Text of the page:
Kiki has been arrested again. Evidently, while he was working Customs on the Haitian frontier, his roommate, who unbeknownst to anybody had recently completed a 10 year prison stint for rape, was surprised in the act with a 10 year old Haitian girl on the border by a Dominican police who fired at him but he ran off and the cop then gave the naked girl his shirt to cover up with and then Kiki was found eating dinner in front of the TV at his grandmother’s and was arrested until he tells where the perp might be hiding.
         Altagracia had been missing him mightily of late-- she had never been more than a month without seeing one of her kids before-- but with the news of the incarceration she called Elias Piña to arrange for some food to be brought to the jail and said that since he didn’t do it (and she called more than one source to affirm that he didn’t do it) that they would let him out soon enough and would probably not beat him up too badly.
         Now it has turned out that Kiki is also being held for beating up a Haitian and cooking and eating one of his roosters. Altagracia is still not considering bailing him out, “So if he’s in for a few months maybe he’ll learn,” she said.

I always sort of hoped that the wisdom that comes with age would have some kind of practical application.

There have been several articles in the papers about the AMET situation. Exactly one week after losing my license to a AMET cop the chief of AMET declared no more license confiscations in the streets and that a computer system had been developed to keep track of tickets and fines not paid and so on. But some cops kept on confiscating and they have been, reportedely, punished. The stories about getting one’s license back include tales of lines at the AMET building of more than one day waits and of one having to paw through bags and boxes of confiscated licenses grouped only by by State and country of origin.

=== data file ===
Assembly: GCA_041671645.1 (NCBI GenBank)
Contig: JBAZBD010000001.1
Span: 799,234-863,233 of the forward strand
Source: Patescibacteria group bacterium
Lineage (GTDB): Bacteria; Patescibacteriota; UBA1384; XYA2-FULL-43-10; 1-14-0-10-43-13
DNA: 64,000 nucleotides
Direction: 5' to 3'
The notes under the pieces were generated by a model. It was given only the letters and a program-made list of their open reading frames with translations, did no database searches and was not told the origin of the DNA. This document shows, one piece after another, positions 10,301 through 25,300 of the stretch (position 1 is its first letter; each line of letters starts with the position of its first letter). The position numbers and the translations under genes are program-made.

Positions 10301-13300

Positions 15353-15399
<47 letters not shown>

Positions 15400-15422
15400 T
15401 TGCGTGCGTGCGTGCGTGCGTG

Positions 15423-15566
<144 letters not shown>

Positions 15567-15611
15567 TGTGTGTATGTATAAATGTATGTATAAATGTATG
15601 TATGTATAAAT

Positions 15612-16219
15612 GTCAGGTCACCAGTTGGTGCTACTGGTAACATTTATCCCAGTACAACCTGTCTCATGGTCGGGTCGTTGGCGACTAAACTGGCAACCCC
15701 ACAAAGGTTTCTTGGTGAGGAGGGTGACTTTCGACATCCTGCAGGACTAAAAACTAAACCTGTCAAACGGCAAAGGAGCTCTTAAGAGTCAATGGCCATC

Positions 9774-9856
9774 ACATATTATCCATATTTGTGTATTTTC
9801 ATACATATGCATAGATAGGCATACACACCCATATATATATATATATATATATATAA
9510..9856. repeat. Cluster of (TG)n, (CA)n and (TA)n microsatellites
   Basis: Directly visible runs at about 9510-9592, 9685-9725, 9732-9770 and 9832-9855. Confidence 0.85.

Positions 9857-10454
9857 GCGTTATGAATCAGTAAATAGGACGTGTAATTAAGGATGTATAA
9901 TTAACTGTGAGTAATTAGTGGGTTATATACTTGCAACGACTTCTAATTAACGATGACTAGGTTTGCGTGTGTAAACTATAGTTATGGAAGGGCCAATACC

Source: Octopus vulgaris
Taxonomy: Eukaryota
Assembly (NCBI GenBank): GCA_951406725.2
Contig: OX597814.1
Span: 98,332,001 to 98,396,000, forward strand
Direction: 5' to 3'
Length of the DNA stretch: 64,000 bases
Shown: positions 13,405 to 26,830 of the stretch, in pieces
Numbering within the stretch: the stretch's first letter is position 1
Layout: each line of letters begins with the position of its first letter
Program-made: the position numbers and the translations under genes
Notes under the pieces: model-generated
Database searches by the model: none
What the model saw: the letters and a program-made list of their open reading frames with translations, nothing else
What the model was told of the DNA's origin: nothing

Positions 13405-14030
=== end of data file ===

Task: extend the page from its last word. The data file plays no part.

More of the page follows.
Tomorrow, I suppose, I will reluctantly begin the retrieval process because, also reportedly, any outstanding fine goes on one’s record and ever leaving the country by legal means-- like from an airport for example-- becomes problematical. I am going to figure that they are not going to care that I do not have a legal revista and just going to rty to pay the unjust fine to clear my record, get the license (or not, if that line is long too) and get out.

On the day my ticket would expire and,presumably, become a more serious infraction, I went to AMET to settle up. I got there at about 10:30 and settled into my line. After a little over an hour I got to the window, the cashier glanced at my summons and told me to go wait on that other line after lunch to appear before a judge. I got back early from lunch and was the fifth person to be heard. I explained to the little man seated between a gaggle of clerks that I had bought the minibus on a Friday afternoon and was unfairly ticketed on the next day which was a Saturday when a revista could not be procured. He brusquely asked me if the minibus was new or used and after I answered imported used he pronounced a fine of 40 pesos. I paid after a short wait on the next line and then took my receipt upstairs to retrieve my license. Upstairs was a parking garage and along one side was a line of folding 8 foot long tables covered with steel desk drawers all filled with rubber banded bundles of driver’s licenses. There were thousands of them. A police woman took my receipt and after thoroughly riffling the Maryland bundle found my license in the middle of a pack of about 150 Masachusetts licenses.
         As I was walking away from the AMET building I noticed two street signs. One was a One Way sign pointing to the left and the other was an AMET This Way > sign pointing to the right against the one way traffic <.

Kiki is still in jail.